The musclebound wetsuit-wearing object of her affections, Henry Cavill, is but a dimple under a baseball cap -- he has the look right and is adequately earnest, but the film affords him not the luxury to charm us. Instead, he gets to throw a million punches.
When Krypton was destroyed, prisoners exiled to a phantom zone escaped destruction along with young Kal-El. These disgruntled folk are led by Michael Shannon’s General Zod, who overacts rather delightfully.
His fury is most entertaining, his eyes like apoplectic ping-pong balls, but purists will be heartbroken at the realisation that he never asks the hero to kneel before him. He reaches the Earth to hunt out Kal-El, who is, in turn, being guided rather conveniently by his dead father.
Unlike Marlon Brando who was merely an interactive telegram (by way of floating hologram head) in the first, masterful Superman film, Russel Crowe’s Jor-El seems to have turned into a Siri-like helper who guides not just Clark, but Lois.
And all for some MacGuffin that sounds like a cough syrup.
As you can probably tell, there is little room for simplicity and stark, shadowy moodiness now as the film juggernauts forward, crammed with much malarkey.
General Zod tackles fighter planes like a livid quarterback, and Clark smashes into him, hard. They keep ramming at each other and creating giant sonic booms under them, again, and again, and again.
This mindnumbing, increasingly frustrating sequence of city-tearing explosions -- which feel just like waiting for friends to stop playing Mortal Kombat or at least hand you a controller -- lasts for at least 45 minutes. This? This is why Snyder wolfed down huge bites of narrative?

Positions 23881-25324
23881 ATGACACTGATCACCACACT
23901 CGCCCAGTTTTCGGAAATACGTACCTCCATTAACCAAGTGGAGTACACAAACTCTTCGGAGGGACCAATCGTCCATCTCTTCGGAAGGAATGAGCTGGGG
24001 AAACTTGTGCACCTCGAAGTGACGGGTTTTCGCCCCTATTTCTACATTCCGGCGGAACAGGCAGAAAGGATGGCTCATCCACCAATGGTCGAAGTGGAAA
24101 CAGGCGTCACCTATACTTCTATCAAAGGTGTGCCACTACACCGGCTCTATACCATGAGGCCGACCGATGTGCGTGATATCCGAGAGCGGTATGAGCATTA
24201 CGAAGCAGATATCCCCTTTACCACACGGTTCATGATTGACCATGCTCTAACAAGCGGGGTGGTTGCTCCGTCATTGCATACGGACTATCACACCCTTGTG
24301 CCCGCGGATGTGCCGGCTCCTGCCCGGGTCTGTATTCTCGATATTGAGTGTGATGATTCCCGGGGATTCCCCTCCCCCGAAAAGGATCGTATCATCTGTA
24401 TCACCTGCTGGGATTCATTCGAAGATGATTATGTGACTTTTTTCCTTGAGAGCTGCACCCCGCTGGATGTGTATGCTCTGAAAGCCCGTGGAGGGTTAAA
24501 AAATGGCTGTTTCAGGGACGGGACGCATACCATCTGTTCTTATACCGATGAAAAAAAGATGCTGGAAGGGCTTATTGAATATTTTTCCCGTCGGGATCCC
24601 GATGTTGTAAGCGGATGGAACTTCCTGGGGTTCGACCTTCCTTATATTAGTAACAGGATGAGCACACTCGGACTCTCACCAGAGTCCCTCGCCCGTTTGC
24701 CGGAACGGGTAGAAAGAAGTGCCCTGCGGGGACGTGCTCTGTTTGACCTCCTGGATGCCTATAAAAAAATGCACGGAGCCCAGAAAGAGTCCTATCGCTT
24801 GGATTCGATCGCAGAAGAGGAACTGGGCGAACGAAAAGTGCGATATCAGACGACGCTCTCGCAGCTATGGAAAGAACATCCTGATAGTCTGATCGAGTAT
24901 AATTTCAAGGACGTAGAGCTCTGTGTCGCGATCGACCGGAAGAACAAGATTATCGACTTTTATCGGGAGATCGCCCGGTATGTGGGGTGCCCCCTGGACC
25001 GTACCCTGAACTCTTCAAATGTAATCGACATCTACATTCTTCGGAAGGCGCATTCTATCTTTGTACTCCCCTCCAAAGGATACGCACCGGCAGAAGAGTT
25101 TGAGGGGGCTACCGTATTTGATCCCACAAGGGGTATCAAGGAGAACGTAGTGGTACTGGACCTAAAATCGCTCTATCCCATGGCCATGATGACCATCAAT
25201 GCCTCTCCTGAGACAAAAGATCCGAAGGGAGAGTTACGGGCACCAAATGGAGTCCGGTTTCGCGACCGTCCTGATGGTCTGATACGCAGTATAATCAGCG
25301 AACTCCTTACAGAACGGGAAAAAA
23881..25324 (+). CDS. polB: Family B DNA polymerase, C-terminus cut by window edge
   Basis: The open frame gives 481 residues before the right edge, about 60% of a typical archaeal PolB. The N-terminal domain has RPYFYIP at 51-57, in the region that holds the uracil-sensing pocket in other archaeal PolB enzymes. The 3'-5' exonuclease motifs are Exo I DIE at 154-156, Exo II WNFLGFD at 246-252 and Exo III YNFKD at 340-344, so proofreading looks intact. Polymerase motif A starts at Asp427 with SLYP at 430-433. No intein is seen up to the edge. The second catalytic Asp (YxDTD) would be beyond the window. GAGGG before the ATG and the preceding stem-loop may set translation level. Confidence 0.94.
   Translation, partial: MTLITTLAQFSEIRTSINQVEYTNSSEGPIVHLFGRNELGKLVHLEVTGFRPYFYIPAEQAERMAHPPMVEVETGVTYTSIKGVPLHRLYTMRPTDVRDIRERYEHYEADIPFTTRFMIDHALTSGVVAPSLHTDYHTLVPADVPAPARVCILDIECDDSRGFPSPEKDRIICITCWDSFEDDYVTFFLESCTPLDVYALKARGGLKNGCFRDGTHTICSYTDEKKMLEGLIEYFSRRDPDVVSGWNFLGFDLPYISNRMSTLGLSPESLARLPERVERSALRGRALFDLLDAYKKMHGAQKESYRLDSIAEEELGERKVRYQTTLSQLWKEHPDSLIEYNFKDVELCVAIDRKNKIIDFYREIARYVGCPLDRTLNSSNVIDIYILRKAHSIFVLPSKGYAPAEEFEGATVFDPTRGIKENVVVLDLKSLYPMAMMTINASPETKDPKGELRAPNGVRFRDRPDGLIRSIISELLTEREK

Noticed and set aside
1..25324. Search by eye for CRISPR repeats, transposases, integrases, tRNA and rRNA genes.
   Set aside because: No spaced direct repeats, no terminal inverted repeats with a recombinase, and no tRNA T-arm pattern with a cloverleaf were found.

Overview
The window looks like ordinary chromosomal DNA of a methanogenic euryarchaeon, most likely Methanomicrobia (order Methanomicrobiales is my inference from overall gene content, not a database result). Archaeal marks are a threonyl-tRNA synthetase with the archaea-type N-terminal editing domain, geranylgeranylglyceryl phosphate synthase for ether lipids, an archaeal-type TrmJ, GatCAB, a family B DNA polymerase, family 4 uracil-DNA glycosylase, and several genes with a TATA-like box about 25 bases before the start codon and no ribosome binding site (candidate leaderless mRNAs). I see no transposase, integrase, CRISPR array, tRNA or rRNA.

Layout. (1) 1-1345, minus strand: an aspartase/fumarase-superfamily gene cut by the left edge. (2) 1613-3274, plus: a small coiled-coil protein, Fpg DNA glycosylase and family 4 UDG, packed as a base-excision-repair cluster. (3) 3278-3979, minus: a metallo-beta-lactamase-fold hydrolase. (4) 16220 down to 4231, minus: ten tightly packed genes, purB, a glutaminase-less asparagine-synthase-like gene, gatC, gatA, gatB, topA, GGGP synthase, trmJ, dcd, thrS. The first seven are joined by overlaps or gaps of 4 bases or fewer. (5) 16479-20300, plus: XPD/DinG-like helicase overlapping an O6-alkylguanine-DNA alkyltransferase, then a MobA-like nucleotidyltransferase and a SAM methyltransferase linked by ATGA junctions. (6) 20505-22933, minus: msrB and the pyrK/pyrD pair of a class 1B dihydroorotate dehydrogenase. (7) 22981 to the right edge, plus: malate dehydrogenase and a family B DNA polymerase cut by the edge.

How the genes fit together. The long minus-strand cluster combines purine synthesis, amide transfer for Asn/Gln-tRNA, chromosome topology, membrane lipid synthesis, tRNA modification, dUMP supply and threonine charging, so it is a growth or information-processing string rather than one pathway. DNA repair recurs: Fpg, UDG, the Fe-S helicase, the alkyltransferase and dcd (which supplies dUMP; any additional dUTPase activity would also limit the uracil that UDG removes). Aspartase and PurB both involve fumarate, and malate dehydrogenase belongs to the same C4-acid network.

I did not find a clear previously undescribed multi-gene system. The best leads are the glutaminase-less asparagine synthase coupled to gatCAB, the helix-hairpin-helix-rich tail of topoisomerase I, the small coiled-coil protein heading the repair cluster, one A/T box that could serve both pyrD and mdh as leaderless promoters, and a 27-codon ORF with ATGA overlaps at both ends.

This is what we had to get to? It’s unforgivably bad (unforgivably Bay, even) and things aren’t helped by the fact that unlike in the Marvel movies where New York is New York, the fictionalised DC capital of Metropolis is stripped of all its character. So we have a skyline with lots of mirror-covered buildings, but no soul. Kinda like Gurgaon.
Oh, and while I want to rant on and on about the film’s last scene, I promise not to spoil it for you here. So when you get to the final moment, just remember there’s no possible way it can make sense after the rest of the film you just saw. No way.
There are, as said, small joys to be found in Snyder’s film: the early bits with Crowe, or with a young Clark who is literally too sensitive to function. There is Lois, drinking scotch and finding a way around her contract, and there’s Toby Zeigler, always a joy.
The art direction is impressively detailed, as is the visionary bling, and the 3D never seems too dark. Plus, there’s a pretty good sight gag about toner cartridges.
But Man Of Steel (which invariably sounds, to me, like a rejected title for a gay-themed Remington Steele episode) never quite musters up the charm or the levity any story of Superman requires -- and deserves.
It looks good and is populated by fine actors (and we get a peek at trucks belonging to a bald man this movie could have used but doesn’t have), but the clunky Superman-as-Jesus imagery running through it all symptomises the problem with this narrative: too much steel, not enough man.